Beyond technological innovations, Runco – the company and the man – set the standard in customer service, dealer relationships and charity. So long as Sam Runco was at the helm, otherwise brand-hopping dealers remained fiercely loyal to his company.
Runco International was sold to Planar in 2007. In 2012, Runco joined the board of the WiSA (Wireless Speaker and Audio Association), which was launched in 2011 by HDMI developer Silicon Image and wireless technology developer Summit Semiconductor.
2. Noel Lee, founder and CEO, Monster (formerly Monster Cable)
Claim to fame: Marketing wizard who brought margin to cables and accessories; father of the “attachment sale”
No other company has taught dealers how to sell like Monster, purveyor of high-priced cables of every variety, starting with speaker wire in 1979. Before Monster came along, A/V integrators and retailers were afraid to charge more than a pittance for “attachments” – those little things that actually generate profit.
Monster taught dealers that “there is money/margin in cables and accessories,” says Brent McCall of competitor Ethereal Home Theater.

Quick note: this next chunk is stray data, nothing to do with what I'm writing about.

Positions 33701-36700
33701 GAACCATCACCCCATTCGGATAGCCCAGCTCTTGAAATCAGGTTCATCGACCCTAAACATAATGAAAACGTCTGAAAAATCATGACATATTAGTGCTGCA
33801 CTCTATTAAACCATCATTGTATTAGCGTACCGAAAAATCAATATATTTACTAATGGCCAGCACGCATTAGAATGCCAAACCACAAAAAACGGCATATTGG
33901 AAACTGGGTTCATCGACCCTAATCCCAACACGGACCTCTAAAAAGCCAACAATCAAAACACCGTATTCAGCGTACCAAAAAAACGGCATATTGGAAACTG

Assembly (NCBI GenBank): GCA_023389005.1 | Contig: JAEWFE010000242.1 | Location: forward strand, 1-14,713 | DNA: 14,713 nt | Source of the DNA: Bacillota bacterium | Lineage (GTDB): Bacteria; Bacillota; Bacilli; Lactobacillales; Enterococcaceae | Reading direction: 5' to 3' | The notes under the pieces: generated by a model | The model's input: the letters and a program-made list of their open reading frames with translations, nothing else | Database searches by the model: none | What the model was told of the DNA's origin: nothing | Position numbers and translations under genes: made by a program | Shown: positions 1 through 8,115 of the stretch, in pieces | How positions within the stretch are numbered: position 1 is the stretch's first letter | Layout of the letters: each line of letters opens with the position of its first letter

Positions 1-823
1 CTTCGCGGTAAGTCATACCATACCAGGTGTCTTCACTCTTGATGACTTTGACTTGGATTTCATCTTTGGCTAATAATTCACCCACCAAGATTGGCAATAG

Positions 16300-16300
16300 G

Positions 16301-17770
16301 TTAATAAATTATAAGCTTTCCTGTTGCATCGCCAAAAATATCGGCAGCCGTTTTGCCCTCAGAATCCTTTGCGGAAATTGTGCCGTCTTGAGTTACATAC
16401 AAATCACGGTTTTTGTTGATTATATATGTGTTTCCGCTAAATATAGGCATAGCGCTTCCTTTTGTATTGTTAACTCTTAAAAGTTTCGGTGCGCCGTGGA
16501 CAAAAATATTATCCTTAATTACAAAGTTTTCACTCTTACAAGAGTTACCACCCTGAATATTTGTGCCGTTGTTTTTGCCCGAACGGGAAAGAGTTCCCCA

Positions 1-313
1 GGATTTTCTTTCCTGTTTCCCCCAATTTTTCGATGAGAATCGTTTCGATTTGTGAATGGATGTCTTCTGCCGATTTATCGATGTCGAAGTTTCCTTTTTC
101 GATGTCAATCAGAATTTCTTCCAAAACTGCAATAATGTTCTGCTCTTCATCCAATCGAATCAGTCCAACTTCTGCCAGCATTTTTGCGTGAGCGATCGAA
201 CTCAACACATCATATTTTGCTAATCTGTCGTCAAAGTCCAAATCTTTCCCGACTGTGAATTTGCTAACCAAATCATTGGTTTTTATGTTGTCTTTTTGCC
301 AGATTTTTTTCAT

Like scores of vendors, Ethereal has benefited from the doors opened by Noel Lee. Not only did Monster bring high-performance cables to market, the company deployed (and continues to deploy) skilled trainers to A/V shops to show dealers how to demonstrate and sell high-margin accessories.
The Monster empire expanded from cables to other accessories that previously held no value for consumers and no margin for dealers – like $25 TV screen cleaner. The company famously brought out Beats by Dr. Dre, sparking a major movement in celebrity-endorsed headphones.
Today, Lee’s legacy is more important than ever, given the declining margin in televisions and other staples of A/V.
3. George Feldstein, founder and CEO, Crestron
Claim to fame: Major innovator in home and building automation and multiroom audio/video
Eventually the custom electronics business and the home automation category would have gotten where it is today, but if not for Crestron and founder George Feldstein, we’d be a decade behind.
Founded in the 1970s to market control systems for commercial applications, Crestron put its faith in the residential market in the 1990s, believing that consumers would spend big bucks on ultra-customized home automation systems … and that home systems integrators could deliver. The company at that time developed an entire line of products for the home under the Total Home Technology banner.
Crestron is clearly a trendsetter in custom home systems, setting the standard for touchscreen GUIs, keypad design, multimedia management and video distribution, to name a few.
What is perhaps most legendary about Crestron is its pioneering work in third-party integration. This capability inspired scores of manufacturers to develop new products that could be part of a whole-house Crestron ecosystem.